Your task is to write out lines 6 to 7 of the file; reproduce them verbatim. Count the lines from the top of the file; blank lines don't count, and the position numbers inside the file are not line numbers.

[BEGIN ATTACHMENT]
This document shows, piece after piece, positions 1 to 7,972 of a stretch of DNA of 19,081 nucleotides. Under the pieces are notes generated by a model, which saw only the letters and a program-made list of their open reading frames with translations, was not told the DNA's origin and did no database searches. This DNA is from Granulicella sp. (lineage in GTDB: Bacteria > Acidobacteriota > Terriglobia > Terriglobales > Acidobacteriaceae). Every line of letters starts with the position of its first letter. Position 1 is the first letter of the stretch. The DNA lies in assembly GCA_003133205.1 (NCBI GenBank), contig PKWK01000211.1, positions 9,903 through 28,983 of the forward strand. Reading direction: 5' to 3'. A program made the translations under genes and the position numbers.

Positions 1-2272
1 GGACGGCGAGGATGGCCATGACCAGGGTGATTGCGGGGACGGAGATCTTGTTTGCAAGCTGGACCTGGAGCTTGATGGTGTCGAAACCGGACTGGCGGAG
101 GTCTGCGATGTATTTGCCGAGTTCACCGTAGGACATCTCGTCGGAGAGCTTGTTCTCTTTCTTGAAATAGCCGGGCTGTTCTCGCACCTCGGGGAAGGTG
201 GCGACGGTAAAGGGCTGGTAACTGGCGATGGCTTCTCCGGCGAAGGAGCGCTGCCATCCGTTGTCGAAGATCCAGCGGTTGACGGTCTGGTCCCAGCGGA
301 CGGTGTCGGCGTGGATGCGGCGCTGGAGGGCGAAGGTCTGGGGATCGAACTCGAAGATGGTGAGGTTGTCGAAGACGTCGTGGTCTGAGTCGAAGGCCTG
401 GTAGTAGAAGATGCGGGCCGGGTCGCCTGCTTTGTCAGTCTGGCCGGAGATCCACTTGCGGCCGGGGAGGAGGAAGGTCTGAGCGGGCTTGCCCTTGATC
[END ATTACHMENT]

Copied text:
301 CGGTGTCGGCGTGGATGCGGCGCTGGAGGGCGAAGGTCTGGGGATCGAACTCGAAGATGGTGAGGTTGTCGAAGACGTCGTGGTCTGAGTCGAAGGCCTG
401 GTAGTAGAAGATGCGGGCCGGGTCGCCTGCTTTGTCAGTCTGGCCGGAGATCCACTTGCGGCCGGGGAGGAGGAAGGTCTGAGCGGGCTTGCCCTTGATC